Want to ace that test tomorrow? Here's a tip: Put down the coffee and get some sleep. Your memory will thank you.
Have to remember something - anything from a job to do to a map view to a password clue? Your best bet may be to draw yourself a picture.
We know that sleep is crucial for learning and memory - but exactly how the brain forms long-term memories not well understood.
There is no rest for a baby's brain, because while infants sleep, they are reprocessing what they have learned.
Depressive thoughts are maintained for longer periods of time for people with depression, and may even reduce memory.
It's a trick salespeople often use to remember your name - they repeat it back to you. Turns out the method is backed by science.
Does closing your eyes really help you remember something more clearly? According to some researchers, that may be the case.
Will your young baby actually remember happy times the next day? Researchers studying infant memories say they might.
A team of neuropsychologists have shown that even a brief sleep - a power nap - can significantly improve retention of learned material in memory.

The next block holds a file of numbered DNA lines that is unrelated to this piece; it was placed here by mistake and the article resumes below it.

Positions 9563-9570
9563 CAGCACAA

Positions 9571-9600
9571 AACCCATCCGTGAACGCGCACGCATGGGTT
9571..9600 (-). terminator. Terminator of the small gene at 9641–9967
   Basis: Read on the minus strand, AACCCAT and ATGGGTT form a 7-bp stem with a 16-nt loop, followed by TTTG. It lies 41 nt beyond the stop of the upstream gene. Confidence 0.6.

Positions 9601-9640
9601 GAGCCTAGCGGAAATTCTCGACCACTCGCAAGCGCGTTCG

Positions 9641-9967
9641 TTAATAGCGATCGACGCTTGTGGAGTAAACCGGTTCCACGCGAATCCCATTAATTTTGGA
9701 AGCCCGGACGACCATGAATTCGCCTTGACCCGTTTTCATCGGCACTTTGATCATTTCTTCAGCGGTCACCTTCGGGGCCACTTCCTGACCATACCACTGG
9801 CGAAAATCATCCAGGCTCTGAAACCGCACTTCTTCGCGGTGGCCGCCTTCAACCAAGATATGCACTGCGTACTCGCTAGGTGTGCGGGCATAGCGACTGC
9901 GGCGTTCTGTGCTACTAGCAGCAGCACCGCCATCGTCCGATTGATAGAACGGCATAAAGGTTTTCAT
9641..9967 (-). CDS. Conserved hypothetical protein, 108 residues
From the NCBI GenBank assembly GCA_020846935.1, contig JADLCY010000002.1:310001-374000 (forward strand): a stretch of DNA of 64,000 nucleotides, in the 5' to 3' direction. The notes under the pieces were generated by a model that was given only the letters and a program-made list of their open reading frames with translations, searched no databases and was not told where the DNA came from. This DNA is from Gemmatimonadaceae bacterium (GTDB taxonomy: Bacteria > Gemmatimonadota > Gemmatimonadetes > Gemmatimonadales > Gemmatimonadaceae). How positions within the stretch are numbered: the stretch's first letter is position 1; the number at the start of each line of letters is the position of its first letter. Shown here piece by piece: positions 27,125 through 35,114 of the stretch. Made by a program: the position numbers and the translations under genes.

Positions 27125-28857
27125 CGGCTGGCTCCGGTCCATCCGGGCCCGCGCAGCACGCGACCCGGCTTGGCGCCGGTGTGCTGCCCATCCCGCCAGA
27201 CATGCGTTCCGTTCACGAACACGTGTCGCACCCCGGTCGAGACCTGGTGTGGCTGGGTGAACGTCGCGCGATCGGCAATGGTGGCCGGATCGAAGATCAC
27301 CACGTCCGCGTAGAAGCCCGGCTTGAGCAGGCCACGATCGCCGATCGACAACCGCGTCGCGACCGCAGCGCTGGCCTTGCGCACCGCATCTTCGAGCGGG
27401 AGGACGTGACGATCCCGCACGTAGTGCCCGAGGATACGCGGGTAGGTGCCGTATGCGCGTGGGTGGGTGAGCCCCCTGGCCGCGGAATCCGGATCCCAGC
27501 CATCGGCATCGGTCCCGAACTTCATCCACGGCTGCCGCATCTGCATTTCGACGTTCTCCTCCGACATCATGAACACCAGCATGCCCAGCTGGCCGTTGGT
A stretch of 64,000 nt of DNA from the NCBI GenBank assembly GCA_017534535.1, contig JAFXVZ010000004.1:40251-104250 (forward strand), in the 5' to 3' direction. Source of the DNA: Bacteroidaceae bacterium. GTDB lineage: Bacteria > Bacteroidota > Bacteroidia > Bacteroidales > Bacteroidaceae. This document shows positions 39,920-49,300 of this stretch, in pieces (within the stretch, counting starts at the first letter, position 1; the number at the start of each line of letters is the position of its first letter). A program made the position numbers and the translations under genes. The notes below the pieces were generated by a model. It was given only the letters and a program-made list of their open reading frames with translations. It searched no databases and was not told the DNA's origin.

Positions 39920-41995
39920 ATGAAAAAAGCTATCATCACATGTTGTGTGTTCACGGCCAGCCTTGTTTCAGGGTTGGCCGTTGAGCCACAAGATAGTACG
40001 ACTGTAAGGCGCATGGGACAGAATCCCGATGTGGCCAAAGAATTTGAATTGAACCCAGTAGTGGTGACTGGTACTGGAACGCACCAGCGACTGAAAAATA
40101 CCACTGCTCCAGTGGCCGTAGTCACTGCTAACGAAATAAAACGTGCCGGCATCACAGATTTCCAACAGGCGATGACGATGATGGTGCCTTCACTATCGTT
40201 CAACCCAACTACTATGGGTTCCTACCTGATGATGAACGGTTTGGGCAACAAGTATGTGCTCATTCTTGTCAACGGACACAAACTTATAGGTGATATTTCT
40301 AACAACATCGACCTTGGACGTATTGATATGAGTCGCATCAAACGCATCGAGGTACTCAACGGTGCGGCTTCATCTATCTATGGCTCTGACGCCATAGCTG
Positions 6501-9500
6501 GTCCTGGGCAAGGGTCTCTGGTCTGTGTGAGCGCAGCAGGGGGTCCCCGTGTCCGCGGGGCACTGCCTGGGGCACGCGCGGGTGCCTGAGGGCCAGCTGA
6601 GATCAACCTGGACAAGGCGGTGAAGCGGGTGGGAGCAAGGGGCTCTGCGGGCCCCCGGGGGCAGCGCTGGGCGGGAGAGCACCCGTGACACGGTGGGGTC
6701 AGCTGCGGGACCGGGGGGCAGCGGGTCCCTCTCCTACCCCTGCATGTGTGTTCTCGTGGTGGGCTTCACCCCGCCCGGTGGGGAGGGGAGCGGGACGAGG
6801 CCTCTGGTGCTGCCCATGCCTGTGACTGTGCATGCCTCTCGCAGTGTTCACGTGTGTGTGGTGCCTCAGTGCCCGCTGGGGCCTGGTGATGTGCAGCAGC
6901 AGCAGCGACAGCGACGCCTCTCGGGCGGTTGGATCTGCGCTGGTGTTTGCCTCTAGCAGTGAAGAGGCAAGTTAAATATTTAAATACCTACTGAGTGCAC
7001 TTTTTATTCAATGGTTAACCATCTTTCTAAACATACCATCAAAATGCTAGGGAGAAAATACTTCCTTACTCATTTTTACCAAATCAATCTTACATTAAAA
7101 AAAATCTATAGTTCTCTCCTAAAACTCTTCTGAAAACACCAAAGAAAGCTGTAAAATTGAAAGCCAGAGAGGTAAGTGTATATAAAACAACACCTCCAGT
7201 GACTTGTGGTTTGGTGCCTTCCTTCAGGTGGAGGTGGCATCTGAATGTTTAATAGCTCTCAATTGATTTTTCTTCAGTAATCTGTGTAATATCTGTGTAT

Music has an uncanny way of bringing us back to a specific point in time, also called a reminiscence bump.
Want to be happy? Your facial expression might be able to help you more clearly remember good times -- and bad.
To explain more about Alzheimer's, the Mayo Clinic's Glenn E Smith, PhD, shares some of his knowledge about this mental illness.
A peek inside the brains of professional musicians has given researchers what may be links between music expertise and advantages in long-term memory.
Is your relationship moving toward marriage? If it isn't all as romantic as you hoped, you may not be able to admit it.
We know sleep is important tool for enhancing memory and learning skills - and now, some light has been shed on the role between dreams and memory.
Your memory plucks fragments of the present and inserting them into the past, reports a 2014 study. In terms of accuracy, the brain's no video camera.
Your diet goes well until you catch sight of a cupcake or smell some cookies fresh out of the oven. Sensory cues trigger cravings that crumble resolve and, before you know it, you’re on a sugar high.
How can you help your child through nightmares or night terrors? Parenting expert Elizabeth Pantley answers.
A scientific team has discovered that a common form of a gene already associated with long life also improves learning and memory, a finding that could have implications for treating age-related diseases like Alzheimer's.